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The View from the Box


I’ve completed three shifts at the UN GIFT box so far over the course of the Pan Am Games with two shifts to go during the Parapan Am Games. There have been many volunteers on hand to greet people, share information about human trafficking, and encourage people to sign our petition asking the Ontario provincial government to develop an action plan to address human trafficking.

This experience has been my first as a sort of streetside evangelist. It offered me a lot of food for thought as I had plenty of time to observe the people passing by on the sidewalk.

The first thing I noticed was how individual focused our society has become. This was not a total revelation, of course, because our society has been heading this way for a long time, but this was my first experience observing it in action for a prolonged period. Just standing on the lawn of St. James Cathedral, I got a real eyeful of the kind of society we have become.

People of all generations strode past me purposefully, avoiding any kind of eye contact, ignoring my friendly “Good morning!” and “Hello!” and completely focused on getting to their destination. Some wore headphones and sunglasses to block out the noise and the sights around them, some were busy talking on their phones, and some just didn’t want to engage.

A lot of the time I felt invisible.

(Though one instance made me laugh out loud: some guy burst out, “I have a girlfriend!” when he walked past me a second time and I said hello to him again.)

And to be honest, it didn’t bother me a whole lot. Mostly because I saw myself when I looked at these people. I am guilty of being self-absorbed a lot of the time. On my way around the city, I have dodged the energetic Plan Canada and Medicins Sans Frontiers volunteers many times. I walk quickly and purposefully, sometimes looking at my phone, not really noticing the people around me.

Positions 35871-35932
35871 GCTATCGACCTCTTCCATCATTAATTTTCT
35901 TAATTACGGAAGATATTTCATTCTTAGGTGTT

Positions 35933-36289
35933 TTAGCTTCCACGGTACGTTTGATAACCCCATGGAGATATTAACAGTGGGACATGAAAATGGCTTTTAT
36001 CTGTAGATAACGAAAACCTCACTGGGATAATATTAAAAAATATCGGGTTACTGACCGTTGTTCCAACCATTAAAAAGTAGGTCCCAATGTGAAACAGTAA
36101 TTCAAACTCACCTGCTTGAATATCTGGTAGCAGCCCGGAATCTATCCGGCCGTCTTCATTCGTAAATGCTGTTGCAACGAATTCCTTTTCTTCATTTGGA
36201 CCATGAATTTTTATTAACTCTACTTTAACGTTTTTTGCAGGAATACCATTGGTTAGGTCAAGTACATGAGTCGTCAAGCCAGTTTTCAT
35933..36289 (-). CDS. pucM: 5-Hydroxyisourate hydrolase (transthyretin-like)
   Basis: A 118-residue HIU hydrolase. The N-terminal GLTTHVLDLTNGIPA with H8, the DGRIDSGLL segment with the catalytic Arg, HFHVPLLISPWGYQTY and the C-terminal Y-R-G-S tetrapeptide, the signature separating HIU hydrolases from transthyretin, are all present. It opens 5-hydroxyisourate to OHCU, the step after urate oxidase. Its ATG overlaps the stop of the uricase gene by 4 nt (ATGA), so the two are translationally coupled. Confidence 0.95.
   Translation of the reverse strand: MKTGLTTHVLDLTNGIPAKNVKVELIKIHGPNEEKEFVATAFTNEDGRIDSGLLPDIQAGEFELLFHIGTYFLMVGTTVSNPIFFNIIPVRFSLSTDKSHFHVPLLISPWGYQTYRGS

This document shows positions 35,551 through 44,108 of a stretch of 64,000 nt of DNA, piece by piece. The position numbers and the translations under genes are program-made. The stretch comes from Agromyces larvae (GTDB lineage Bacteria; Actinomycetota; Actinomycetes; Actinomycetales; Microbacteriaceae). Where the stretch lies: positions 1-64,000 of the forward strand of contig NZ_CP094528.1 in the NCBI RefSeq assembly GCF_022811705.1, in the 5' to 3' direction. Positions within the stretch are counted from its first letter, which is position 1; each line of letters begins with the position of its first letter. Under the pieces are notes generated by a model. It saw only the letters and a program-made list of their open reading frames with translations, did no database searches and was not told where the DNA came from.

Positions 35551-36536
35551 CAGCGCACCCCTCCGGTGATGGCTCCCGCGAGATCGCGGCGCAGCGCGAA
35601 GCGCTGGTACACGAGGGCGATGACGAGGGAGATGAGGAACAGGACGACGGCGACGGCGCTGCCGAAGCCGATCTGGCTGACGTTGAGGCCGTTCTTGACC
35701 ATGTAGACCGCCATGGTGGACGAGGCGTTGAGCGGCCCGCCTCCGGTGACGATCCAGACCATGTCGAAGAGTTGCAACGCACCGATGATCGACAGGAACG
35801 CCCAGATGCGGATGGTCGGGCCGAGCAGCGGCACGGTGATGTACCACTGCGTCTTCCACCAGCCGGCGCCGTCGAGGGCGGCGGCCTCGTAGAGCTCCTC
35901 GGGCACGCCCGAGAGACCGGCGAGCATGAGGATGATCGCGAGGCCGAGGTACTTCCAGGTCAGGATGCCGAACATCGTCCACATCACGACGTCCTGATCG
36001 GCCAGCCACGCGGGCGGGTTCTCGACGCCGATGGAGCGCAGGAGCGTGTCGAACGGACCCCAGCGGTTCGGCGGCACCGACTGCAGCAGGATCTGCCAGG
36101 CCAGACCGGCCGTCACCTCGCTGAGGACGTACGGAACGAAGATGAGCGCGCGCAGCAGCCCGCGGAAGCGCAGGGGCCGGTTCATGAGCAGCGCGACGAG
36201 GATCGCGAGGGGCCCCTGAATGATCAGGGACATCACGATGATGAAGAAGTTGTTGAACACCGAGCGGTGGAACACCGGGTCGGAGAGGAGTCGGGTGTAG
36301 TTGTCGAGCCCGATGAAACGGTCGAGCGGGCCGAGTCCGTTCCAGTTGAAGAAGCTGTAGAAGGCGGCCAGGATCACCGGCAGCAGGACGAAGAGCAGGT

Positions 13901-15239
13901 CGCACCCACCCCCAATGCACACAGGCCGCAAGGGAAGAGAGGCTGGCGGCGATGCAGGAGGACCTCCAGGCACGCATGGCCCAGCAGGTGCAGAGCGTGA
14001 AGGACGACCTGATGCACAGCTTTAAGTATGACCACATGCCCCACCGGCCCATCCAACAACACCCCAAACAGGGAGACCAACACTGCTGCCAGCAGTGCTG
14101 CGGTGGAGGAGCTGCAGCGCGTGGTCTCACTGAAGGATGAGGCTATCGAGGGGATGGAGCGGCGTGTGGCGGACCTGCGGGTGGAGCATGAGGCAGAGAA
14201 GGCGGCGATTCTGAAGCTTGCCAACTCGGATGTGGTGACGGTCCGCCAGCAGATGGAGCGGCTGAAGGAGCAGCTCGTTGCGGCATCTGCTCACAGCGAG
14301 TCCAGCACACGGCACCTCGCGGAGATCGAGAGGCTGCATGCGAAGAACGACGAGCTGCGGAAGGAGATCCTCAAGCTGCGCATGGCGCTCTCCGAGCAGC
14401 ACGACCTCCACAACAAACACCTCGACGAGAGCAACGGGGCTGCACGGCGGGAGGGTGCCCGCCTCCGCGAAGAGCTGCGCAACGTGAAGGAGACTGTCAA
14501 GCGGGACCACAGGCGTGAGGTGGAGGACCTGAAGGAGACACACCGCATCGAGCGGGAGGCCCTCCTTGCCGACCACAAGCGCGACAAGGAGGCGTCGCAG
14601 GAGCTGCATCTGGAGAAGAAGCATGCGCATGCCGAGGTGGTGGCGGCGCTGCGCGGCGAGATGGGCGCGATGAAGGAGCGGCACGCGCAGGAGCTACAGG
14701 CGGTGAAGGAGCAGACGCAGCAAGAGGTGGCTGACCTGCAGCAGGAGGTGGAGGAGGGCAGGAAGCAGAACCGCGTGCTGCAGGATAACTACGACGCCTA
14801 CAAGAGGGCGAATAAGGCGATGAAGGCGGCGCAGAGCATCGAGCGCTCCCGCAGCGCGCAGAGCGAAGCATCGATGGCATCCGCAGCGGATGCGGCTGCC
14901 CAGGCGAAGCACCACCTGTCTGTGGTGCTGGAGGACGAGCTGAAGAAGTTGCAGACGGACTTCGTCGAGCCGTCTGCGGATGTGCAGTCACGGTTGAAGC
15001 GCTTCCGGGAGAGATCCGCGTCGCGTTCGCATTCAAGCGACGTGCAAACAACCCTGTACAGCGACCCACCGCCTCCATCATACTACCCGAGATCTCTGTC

Standing there, as Sarah-the-streetside-human trafficking-evangelist, I realized that that is NOT the kind of person I want to be. I don’t want to rush through life ignoring other people. I don’t want to make other people feel invisible or ignored. Instead, I will try to walk more slowly (although it’s very hard) and force myself to stop and spend a few minutes chatting with the people who are trying to get my attention and see where the Holy Spirit leads.

The second thing I noticed was how open and friendly many of the homeless people in this city are. They have a voice that they want to share and it is beautiful, though usually heart-breaking. More often than not, the men and women who were living on the streets were more ready and interested to engage with me and talk than the more affluent-seeming people walking down the street. And quite often they would share their stories with me. I was moved by their openness and I sensed that they don’t really have the opportunity to talk to people who will just listen to them. No one asked me for money, they just wanted to talk. They signed the petition. They wished me good luck and then kept on with their day.

The view from the box revealed God at work in the most unexpected ways.